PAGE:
Erik Schrody is a Los Angeles rapper who first emerged as
Everlast with Forever Everlasting (Warner Bros, 1990).
Schrody then turned to the House Of Pain, a crew of
rappers produced by Muggs who emphasized his Irish-American origins,
whose Fine Malt Lyrics (Tommy Boy, 1992)
presented Schrody in a new joyful version (Jump Around).
Now converted to Islam, Schrody released another tentative album,
Same As It Ever Was (Tommy Boy, 1994).
Then, suddenly, Everlast's What It's Like, from
Whitey Ford Sings The Blues (1998), became a worldwide hit.
Hot To Death,
Ends and Today were confusing crossover for the masses, but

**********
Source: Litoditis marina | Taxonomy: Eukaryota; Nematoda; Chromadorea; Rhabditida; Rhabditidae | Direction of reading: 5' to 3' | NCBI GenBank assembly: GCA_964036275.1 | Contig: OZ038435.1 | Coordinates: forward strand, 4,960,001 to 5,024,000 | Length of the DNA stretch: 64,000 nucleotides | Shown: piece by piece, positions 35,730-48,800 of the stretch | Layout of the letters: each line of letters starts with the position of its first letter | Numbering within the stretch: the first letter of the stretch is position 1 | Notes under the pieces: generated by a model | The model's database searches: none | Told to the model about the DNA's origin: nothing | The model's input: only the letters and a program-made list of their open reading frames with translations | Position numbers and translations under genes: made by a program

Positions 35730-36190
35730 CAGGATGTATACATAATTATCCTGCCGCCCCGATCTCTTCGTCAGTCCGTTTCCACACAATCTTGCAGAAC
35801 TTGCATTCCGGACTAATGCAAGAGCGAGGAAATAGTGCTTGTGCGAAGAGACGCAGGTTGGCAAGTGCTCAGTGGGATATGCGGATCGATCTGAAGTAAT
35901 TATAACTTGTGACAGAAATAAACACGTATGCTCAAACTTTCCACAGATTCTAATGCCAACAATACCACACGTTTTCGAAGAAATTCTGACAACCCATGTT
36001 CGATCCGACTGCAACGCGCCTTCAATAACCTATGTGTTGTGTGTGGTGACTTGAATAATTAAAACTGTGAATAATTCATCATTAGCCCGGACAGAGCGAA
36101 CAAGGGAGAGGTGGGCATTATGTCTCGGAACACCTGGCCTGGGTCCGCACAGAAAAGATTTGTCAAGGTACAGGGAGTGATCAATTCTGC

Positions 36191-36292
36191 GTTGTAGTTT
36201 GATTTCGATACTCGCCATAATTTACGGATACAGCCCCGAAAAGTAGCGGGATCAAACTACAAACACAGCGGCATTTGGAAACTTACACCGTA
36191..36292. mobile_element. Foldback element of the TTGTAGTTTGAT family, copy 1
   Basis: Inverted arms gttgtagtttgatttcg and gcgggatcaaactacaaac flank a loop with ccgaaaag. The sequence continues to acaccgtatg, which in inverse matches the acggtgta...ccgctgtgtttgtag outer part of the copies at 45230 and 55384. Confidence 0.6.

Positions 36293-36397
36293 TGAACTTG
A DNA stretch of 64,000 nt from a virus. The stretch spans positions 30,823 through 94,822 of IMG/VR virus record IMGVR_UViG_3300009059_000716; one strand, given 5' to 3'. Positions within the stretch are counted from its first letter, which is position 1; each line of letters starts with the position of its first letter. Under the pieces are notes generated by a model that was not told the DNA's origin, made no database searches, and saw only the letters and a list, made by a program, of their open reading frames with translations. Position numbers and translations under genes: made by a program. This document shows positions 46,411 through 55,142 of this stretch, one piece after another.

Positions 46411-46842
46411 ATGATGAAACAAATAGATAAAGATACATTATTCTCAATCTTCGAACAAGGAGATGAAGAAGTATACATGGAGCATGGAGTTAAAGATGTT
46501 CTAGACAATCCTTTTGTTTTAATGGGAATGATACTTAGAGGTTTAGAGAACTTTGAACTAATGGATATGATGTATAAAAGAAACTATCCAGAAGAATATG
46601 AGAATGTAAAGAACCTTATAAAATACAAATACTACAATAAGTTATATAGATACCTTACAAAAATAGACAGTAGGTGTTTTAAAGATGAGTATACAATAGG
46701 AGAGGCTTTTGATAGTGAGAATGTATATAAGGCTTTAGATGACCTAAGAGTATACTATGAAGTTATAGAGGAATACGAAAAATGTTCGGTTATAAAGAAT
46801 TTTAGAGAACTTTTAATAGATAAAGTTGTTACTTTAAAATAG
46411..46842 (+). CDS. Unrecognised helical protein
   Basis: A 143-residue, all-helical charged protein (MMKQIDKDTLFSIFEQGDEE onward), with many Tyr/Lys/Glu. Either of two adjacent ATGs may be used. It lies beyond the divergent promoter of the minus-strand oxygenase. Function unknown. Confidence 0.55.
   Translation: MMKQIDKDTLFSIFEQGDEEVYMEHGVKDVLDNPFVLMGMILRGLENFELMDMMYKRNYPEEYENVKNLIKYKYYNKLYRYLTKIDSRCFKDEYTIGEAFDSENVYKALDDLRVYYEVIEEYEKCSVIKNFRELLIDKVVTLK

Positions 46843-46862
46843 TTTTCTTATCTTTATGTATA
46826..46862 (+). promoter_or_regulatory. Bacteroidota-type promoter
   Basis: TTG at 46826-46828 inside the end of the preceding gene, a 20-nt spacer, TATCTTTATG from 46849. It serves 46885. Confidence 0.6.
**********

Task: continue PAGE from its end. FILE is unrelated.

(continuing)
the masses liked it. Beck's influence is strong, and hip-hop purists
have little to enjoy here.
Eat At Whitey's (Tommy Boy, 2000) swings between rap, Woody Guthrie's
folk (One And The Same),
and Robert Johnson's blues (Black Jesus, Babylon Feeling).
Obsessed with death after surviving a heart attack, the rapper turns this
album into one long baroque requiem and achieves a surreal cinematic gospel/blues/folk/hiphop style in the tryptic of
We're All Gonna Die, Have Mercy On My Soul,
Graves To Dig.
Today (Tommy Boy, 2000) collects remixes.
Songs of the Ungrateful Living (2011) mourned the agony of the
working class after the Great Recession.
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